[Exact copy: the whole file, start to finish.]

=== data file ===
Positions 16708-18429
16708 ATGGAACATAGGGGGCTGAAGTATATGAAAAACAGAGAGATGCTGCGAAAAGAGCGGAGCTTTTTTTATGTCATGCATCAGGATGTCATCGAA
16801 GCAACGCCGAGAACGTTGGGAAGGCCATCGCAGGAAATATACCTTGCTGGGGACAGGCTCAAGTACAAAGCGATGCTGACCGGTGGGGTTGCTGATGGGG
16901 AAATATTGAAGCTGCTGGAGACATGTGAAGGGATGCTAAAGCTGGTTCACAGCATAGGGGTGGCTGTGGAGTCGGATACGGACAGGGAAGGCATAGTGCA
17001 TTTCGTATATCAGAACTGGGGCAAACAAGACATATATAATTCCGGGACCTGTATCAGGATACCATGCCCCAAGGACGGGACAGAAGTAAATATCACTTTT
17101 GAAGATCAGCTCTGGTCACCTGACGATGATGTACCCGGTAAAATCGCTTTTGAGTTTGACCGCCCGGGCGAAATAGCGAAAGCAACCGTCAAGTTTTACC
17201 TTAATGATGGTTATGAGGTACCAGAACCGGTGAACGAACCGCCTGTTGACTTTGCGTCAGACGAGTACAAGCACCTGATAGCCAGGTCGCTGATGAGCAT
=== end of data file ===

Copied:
Positions 16708-18429
16708 ATGGAACATAGGGGGCTGAAGTATATGAAAAACAGAGAGATGCTGCGAAAAGAGCGGAGCTTTTTTTATGTCATGCATCAGGATGTCATCGAA
16801 GCAACGCCGAGAACGTTGGGAAGGCCATCGCAGGAAATATACCTTGCTGGGGACAGGCTCAAGTACAAAGCGATGCTGACCGGTGGGGTTGCTGATGGGG
16901 AAATATTGAAGCTGCTGGAGACATGTGAAGGGATGCTAAAGCTGGTTCACAGCATAGGGGTGGCTGTGGAGTCGGATACGGACAGGGAAGGCATAGTGCA
17001 TTTCGTATATCAGAACTGGGGCAAACAAGACATATATAATTCCGGGACCTGTATCAGGATACCATGCCCCAAGGACGGGACAGAAGTAAATATCACTTTT
17101 GAAGATCAGCTCTGGTCACCTGACGATGATGTACCCGGTAAAATCGCTTTTGAGTTTGACCGCCCGGGCGAAATAGCGAAAGCAACCGTCAAGTTTTACC
17201 TTAATGATGGTTATGAGGTACCAGAACCGGTGAACGAACCGCCTGTTGACTTTGCGTCAGACGAGTACAAGCACCTGATAGCCAGGTCGCTGATGAGCAT